Every now and then, friend, film buff, and general music enthusiast Brandon Colvin will drop by to share his musings and opinions. Enjoy his thoughts on the Clipse’s new album Til the Casket Drops.
For diehard Clipse fans (myself included), the disappointment of Til the Casket Drops was always inevitable. After their snarling, elegant 2006 masterpiece, Hell Hath No Fury, announced their creative resurrection with its ice-cold-yet-burning beats and aggressive verbal gymnastics worthy of only the wittiest coke poets, brothers Pusha T and Malice had nowhere to go but down. And, with the new album, they’ve confirmed many of their fans’ worst fears, diluting the purity of their product by cutting with fashionable aesthetics and slick production. Just as Pusha T referred to crack as “diet coke” in HHNF’s “Hello New World,” one might refer to the Til the Casket Drops as “diet Clipse.” Which is not to say it’s a horrible record by any means; it is certainly passable pop-hop (and more satisfying than the similarly plagued and disappointing The Blueprint 3). The album simply has no edge, lyrically or musically. It’s weak – which is quite a problem for rap duo famed for its gut-checking, acidic braggadocio and brutally austere, Pharrell-produced tracks.
It is within the context of this last area – production – that TtCD’s problems truly originate.
It’s difficult to precisely pinpoint how much a beat informs a lyric, or vice versa, but I don’t think it’s much of a stretch to say that the consistent symbiosis achieved between The Neptunes’ detached, austere rhythms and Clipse’s nihilistic angst on HHNF was immaculate, regardless of which informed the other most often. TtCD is a resolute shift away from such tonal homogeneity, resulting in an unnecessarily cluttered mishmash of faddish styles that only intermittently approaches the focused intensity of HHNF, a fact which seems to suggest that Pusha T and Malice are attempting to adapt themselves to the various requirements of a messy kitchen full of too many cooks, losing their artistic identity in the process. Even the Neptunes-produced tracks on TtCD, including “I’m Good,” sound more like the Pharrell’s solo work than Clipse.
Veering away from HHNF’s unified guidance, Clipse has enlisted a slew of producers and collaborators, including Kanye West, Cam’ron, DJ Khalil, Keri Hilson, and The Hitmen, in a botched, scattershot attempt to embrace the mainstream, leaving the dark tones and rough edges of their previous album behind. The result is a comparatively shallow effort. While the production on TtCD certainly leaves much to be desired – its glossy tintinnabulations chiming like bells instead of thundering like a “Chinese New Year” – the most startling change is how the production approach seems to have undercut all of the resonant force in Pusha T and Malice’s lyrics. The threatening harshness of their respective flows has been pacified and mutated into a string of rhymes amounting to nothing but self-important fluff with plenty of snide bark but no bite. Clipse’s songs are still chock full of complex metaphorical schemes and ingenious wordplay, but I wonder, what’s the point? Pusha T and Malice aren’t living up to their monikers. They aren’t rapping like angry coke dealers; they are rapping like pissy pop stars. What it amounts to is well-done, relatively vapid club rap, easily digestible and easily ignored – crisp, bubbly background noise.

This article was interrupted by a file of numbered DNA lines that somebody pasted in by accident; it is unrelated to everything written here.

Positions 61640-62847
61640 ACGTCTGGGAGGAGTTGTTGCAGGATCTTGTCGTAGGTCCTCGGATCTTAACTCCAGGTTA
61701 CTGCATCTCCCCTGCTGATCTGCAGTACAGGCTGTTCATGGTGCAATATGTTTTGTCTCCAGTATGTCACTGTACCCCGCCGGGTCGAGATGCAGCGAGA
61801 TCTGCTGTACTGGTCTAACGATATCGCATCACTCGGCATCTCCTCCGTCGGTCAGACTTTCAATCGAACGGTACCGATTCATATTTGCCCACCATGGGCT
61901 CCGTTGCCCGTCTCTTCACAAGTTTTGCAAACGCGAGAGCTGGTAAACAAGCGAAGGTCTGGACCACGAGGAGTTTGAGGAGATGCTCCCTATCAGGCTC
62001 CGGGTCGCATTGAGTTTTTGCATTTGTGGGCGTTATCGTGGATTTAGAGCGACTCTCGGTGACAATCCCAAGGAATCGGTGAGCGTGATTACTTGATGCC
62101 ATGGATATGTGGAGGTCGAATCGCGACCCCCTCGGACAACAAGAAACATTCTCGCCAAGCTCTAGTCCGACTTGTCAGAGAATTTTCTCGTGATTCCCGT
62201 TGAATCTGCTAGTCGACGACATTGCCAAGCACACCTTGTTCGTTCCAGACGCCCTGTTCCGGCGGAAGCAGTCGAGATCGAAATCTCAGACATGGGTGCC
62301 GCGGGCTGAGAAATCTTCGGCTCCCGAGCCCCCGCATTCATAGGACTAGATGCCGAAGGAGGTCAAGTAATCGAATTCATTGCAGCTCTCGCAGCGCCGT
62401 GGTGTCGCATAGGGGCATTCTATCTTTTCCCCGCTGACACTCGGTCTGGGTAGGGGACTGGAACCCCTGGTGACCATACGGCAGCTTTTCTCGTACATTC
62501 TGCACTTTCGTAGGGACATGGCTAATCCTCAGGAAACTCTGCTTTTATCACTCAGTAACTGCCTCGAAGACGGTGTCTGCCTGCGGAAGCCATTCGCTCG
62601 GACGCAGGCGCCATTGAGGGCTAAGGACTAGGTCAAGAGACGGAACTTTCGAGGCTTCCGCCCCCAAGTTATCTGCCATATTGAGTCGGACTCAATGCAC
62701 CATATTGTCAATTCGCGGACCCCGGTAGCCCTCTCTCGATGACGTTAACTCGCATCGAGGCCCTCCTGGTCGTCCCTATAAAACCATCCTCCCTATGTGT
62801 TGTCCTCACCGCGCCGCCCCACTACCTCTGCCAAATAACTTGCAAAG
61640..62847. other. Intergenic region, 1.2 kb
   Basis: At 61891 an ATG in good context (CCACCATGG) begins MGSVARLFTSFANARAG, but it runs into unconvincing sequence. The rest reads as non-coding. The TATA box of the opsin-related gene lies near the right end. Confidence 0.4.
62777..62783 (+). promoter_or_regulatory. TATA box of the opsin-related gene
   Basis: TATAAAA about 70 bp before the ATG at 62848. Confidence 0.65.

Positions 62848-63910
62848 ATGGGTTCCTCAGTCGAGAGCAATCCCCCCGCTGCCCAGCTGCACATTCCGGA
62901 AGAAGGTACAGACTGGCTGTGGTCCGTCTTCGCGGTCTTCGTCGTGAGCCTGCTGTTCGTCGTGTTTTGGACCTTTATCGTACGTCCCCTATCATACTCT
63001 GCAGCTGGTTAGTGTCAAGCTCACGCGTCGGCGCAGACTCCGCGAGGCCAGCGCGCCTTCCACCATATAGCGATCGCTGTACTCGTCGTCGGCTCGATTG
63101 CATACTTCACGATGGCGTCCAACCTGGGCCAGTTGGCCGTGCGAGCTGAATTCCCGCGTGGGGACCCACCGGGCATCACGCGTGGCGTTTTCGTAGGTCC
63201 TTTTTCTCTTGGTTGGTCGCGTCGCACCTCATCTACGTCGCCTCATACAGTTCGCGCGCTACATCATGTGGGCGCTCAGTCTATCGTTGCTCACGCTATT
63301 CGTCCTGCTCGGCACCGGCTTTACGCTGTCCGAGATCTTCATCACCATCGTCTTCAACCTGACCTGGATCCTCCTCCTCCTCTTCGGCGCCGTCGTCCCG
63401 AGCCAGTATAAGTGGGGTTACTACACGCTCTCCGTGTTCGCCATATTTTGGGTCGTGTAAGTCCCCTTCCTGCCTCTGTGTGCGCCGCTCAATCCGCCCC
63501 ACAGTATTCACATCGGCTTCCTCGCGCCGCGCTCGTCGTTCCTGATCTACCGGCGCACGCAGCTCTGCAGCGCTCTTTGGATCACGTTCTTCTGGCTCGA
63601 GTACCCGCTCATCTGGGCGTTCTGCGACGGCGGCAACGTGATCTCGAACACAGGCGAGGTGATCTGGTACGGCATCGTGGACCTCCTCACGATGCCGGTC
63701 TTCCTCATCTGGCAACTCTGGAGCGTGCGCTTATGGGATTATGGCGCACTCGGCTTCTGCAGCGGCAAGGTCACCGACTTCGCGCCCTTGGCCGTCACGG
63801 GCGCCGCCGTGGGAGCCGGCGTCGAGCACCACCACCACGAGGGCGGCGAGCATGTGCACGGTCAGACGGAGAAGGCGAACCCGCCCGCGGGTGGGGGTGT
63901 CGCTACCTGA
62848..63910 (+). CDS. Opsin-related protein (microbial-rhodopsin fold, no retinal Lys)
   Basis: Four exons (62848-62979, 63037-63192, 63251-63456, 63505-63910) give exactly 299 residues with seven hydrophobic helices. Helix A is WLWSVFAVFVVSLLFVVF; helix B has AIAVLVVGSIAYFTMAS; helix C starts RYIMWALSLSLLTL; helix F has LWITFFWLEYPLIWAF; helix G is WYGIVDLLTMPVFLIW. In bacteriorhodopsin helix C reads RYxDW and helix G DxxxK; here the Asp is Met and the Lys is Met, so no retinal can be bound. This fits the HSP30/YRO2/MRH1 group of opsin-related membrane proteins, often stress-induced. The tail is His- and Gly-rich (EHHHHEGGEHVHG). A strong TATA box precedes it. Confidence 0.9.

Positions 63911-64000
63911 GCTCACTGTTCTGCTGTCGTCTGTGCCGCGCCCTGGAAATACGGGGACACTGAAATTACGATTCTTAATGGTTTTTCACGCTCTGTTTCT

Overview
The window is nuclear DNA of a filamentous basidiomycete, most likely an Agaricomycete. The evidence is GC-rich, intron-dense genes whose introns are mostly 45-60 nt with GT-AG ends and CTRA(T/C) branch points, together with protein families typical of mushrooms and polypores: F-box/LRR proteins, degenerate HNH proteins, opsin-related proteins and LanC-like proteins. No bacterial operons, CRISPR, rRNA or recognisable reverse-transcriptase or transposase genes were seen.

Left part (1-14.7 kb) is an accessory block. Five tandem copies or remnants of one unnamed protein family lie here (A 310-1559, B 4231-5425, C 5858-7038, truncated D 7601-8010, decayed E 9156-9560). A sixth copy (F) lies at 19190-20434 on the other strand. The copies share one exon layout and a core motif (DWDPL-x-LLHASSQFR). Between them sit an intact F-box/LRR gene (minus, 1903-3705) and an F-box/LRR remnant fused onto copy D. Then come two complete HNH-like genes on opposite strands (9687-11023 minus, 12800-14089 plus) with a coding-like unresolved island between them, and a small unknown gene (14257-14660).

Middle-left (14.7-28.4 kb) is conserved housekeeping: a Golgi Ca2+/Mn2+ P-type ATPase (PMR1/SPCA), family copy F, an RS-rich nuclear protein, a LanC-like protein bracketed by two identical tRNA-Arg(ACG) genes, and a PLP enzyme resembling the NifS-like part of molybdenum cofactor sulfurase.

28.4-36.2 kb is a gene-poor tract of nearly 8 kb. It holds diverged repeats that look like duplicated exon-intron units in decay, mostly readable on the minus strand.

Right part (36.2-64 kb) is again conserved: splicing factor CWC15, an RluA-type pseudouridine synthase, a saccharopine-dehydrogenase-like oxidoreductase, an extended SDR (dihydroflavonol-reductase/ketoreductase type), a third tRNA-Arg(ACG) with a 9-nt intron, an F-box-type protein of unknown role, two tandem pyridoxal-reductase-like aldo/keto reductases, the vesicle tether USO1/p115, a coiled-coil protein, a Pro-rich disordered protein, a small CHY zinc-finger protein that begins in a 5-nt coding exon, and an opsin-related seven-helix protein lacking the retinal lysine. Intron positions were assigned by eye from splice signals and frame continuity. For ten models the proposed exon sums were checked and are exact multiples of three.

Despite its general mediocrity, TtCD does boast a few notable tracks, particularly “Never Will It Stop” and “Footsteps,” both of which are non-Neptunes joints. However, these infrequent bright spots are eclipsed by low points: the god-awful “All Eyes on Me” featuring Keri Hilson and the incredibly forgettable “Kinda Like a Big Deal” featuring Kanye. I never thought I would hear auto-tune on a Clipse record, nor Keri Hilson, for that matter. Perhaps these coke-rap prophets need a swift kick in the artistic ass. If Clipse requires tribulation in order to dig for something deeper than “I’m Good” or “Counseling,” let’s hope this credibility-draining collision with the mainstream somehow proves damaging enough to evoke the violent, reactionary, passionate side of the duo that blossomed on HHNF following the years of record label frustration that culminated in their perfectly crafted hip-hop middle finger to everyone. If anyone can climb out of the grave Clipse has started digging, it’s the 1-2 punch from Virginia Beach. Don’t let the casket drop yet, guys.
Hear the difference?